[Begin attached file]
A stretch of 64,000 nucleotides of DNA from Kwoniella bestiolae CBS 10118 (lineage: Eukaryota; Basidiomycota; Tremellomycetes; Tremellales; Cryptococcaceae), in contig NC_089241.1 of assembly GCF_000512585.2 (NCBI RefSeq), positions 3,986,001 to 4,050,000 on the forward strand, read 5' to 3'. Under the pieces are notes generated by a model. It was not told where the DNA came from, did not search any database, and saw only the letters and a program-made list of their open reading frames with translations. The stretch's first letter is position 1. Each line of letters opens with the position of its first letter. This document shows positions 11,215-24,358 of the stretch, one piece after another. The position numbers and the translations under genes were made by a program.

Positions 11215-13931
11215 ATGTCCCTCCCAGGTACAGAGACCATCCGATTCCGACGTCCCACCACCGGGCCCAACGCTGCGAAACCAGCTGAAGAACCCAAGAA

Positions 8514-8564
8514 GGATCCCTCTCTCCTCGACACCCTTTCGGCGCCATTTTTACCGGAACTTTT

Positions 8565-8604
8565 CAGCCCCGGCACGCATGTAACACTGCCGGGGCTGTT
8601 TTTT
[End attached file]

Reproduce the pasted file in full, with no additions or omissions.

A stretch of 64,000 nucleotides of DNA from Kwoniella bestiolae CBS 10118 (lineage: Eukaryota; Basidiomycota; Tremellomycetes; Tremellales; Cryptococcaceae), in contig NC_089241.1 of assembly GCF_000512585.2 (NCBI RefSeq), positions 3,986,001 to 4,050,000 on the forward strand, read 5' to 3'. Under the pieces are notes generated by a model. It was not told where the DNA came from, did not search any database, and saw only the letters and a program-made list of their open reading frames with translations. The stretch's first letter is position 1. Each line of letters opens with the position of its first letter. This document shows positions 11,215-24,358 of the stretch, one piece after another. The position numbers and the translations under genes were made by a program.

Positions 11215-13931
11215 ATGTCCCTCCCAGGTACAGAGACCATCCGATTCCGACGTCCCACCACCGGGCCCAACGCTGCGAAACCAGCTGAAGAACCCAAGAA

Positions 8514-8564
8514 GGATCCCTCTCTCCTCGACACCCTTTCGGCGCCATTTTTACCGGAACTTTT

Positions 8565-8604
8565 CAGCCCCGGCACGCATGTAACACTGCCGGGGCTGTT
8601 TTTT